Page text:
ADDENDUM: Lastly, you should know more about the Trump ‘f–ked’ comment. Here’s the quote from the Mueller report, in which President Trump complains to then-attorney general Jeff Sessions: “Oh my God. This is terrible. This is the end of my Presidency. I’m f–ked.” CNN ran with the quote, which at least two pundits described as implying admission of guilt… but they completely removed the second part of this exchange which makes the first part clear:

“Everyone tells me that if you get one of these independent counsels it ruins your presidency. It takes years and years and I won’t be able to do anything. This is the worst thing that has ever happened to me.” Trump is clearly not admitting collusion guilt in the first comment when we add in the rest of the quote for context.

More on the American political realignment

Over the past several months, I’ve dedicated a fair amount of space to the what’s likely a generational political realignment. My concern is that the Great Recession heavily affected the Millennial generation, and the next recession, or period of financial and/or economic turmoil, will affect Generation Z. As I wrote in December 2018:

Like Millennials, Generation Z are likely to experience a bottleneck in their formative economic years that will negatively impact their lifetime earnings, which will lower their lifetime savings and investments. We’ve seen the data on Millennials’ economic setbacks due to the 2008 financial crisis, and Generation Z could very well experience those effects themselves. Nearly a decade of near-zero interest rates and middling economic strength (until recently) have lead to lower rates of savings and asset ownership than in previous generations. The average Millennial has orders of magnitude more debt than savings or assets.

Both generations are more liberal than previous generations, and economic hardship is likely to push them to greater support of social welfare policies. In fact, each generation since at least the Silent Generation is more liberal than the last. This is simply a generational realignment, until the next generational realignment swings back to the Right, if or when that happens.

Last week, Washington Monthly contributor and noted Leftist David Atkins had a thread on what he sees shaping up. In summary, he writes, “The right still harbors this fantasy that they have a silent majority being overwhelmed by illegally voting immigrants. The reality is they have an overrepresented shrinking minority of old white racists with lots of gerrymandering/electoral college affirmative action. Unless [Republicans] institute an authoritarian fascism, these folks have already lost [the political majority] without a single new immigrant ever coming into the country.” [source]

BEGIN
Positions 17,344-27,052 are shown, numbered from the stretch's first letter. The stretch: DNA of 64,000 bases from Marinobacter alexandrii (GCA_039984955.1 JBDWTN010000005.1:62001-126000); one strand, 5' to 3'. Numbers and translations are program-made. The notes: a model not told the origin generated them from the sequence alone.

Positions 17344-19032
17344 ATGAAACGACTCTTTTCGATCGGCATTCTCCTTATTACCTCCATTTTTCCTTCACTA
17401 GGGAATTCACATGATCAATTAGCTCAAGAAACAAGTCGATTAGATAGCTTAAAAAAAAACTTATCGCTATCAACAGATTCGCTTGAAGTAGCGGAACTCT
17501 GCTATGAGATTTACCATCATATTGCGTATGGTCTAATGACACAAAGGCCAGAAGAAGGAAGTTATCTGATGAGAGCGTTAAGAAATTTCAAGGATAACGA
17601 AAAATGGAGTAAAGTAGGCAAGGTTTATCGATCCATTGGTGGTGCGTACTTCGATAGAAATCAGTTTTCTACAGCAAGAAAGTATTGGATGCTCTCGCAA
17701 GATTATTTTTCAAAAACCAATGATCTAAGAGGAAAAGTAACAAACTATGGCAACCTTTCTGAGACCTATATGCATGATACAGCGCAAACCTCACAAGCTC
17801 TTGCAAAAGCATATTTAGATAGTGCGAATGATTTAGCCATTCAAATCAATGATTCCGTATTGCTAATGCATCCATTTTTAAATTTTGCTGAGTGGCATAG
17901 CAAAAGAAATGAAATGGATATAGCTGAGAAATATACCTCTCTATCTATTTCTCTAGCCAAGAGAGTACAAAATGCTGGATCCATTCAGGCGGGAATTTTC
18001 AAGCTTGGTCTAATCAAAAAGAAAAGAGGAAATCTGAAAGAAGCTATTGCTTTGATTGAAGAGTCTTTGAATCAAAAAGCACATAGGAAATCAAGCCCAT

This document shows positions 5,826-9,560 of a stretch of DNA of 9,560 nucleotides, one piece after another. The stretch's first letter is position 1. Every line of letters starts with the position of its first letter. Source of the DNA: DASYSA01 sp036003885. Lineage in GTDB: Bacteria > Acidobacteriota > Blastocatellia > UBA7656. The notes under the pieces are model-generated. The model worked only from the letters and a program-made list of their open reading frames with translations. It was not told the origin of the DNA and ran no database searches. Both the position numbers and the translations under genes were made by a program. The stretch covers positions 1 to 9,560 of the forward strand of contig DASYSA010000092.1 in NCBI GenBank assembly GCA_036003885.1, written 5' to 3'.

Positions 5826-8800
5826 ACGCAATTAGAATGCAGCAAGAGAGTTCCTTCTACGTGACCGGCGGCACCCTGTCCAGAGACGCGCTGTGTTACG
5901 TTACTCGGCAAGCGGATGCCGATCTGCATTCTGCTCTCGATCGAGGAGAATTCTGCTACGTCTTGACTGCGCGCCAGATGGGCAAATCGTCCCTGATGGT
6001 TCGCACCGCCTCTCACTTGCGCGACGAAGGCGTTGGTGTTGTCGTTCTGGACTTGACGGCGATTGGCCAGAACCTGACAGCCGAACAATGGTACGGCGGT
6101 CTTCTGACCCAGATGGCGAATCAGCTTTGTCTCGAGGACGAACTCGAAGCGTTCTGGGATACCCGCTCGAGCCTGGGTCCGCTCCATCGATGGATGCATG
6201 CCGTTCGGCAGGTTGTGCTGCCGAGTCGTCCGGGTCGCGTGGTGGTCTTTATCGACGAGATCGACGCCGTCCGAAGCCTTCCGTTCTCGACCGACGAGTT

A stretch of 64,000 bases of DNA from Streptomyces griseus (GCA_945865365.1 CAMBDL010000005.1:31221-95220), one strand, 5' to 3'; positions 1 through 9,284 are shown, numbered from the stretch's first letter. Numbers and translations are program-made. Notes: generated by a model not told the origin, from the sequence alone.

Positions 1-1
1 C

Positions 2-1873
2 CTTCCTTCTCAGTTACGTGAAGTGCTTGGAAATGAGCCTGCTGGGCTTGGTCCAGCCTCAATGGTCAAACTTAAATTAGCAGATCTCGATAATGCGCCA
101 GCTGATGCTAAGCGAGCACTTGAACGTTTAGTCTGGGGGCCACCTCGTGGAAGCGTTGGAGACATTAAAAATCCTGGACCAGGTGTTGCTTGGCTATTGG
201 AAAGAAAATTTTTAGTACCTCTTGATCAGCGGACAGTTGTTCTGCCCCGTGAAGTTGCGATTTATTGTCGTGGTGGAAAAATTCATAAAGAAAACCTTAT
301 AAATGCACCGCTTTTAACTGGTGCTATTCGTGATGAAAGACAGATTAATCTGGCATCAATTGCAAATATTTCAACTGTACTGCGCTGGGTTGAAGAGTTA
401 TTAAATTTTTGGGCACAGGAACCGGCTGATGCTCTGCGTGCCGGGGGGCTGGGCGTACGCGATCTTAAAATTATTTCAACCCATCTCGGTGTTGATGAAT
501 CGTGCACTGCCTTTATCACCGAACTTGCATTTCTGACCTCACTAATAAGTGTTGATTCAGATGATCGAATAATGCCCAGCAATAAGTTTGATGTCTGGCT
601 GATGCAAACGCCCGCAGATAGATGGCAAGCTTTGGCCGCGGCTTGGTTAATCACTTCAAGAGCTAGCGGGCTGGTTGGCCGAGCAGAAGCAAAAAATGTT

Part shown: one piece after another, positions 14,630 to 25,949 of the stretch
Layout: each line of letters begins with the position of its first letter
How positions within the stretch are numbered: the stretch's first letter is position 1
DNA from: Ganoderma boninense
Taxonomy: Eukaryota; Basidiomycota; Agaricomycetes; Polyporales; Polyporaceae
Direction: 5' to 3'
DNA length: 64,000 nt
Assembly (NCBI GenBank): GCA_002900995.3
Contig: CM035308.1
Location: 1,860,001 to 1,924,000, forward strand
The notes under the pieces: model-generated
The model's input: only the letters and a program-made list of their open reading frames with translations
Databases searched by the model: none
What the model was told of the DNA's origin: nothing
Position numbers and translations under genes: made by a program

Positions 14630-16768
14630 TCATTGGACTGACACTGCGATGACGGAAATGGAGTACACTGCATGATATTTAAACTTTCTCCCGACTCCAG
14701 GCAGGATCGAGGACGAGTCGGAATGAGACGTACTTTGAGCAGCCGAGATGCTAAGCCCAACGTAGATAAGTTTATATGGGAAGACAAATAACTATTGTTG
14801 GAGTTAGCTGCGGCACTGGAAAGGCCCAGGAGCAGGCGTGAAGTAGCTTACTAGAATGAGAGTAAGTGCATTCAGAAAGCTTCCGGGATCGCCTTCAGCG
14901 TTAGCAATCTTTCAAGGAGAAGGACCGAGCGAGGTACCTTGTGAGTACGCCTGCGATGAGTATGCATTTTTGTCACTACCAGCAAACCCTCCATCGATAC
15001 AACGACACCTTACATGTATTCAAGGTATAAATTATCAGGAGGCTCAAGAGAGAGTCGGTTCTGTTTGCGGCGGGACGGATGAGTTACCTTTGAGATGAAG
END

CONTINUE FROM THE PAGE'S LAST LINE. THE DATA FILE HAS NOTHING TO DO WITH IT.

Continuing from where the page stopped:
Atkins is writing about what is likely the coming political realignment. I’ve pointed out the racial aspects before: whites are split about 50/50 between leaning liberal and leaning conservative. As whites are set to become a majority-minority within the next 25 years, the overall number of white conservatives — a majority of the Republican Party — will also decline, while the Democratic Party will likely increase in numbers. Unless the Republican Party can begin converting minorities in greater numbers, the Republican Party — and more specifically the conservative base — is likely to dwindle to the point that they’re no longer nationally competitive. That will relegate the Republican Party to a regional party, which is likely to be a driver of Balkanization, if that’s to occur. Throughout U.S. history, political parties have come and gone (Federalist, Whig, Bull Moose, etc.) as the nation has changed. The current modern political era will be no exception. This is a matter of when, not if.

UCP interdicts 200 migrants on New Mexico border

United Constitutional Patriots, a militia actively patrolling the US-Mexico border, interdicted some 200 illegal aliens this week before releasing them to Border Patrol. The American Civil Liberties Union (ACLU) is encouraging the New Mexico governor and attorney general to investigate the group. Officials from New Mexico say that border vigilante groups “should not attempt to exercise authority reserved for law enforcement.” In other news, the next migrant caravan has reached 10,000 people and is currently located in southern Mexico, according to Mexican news outlets.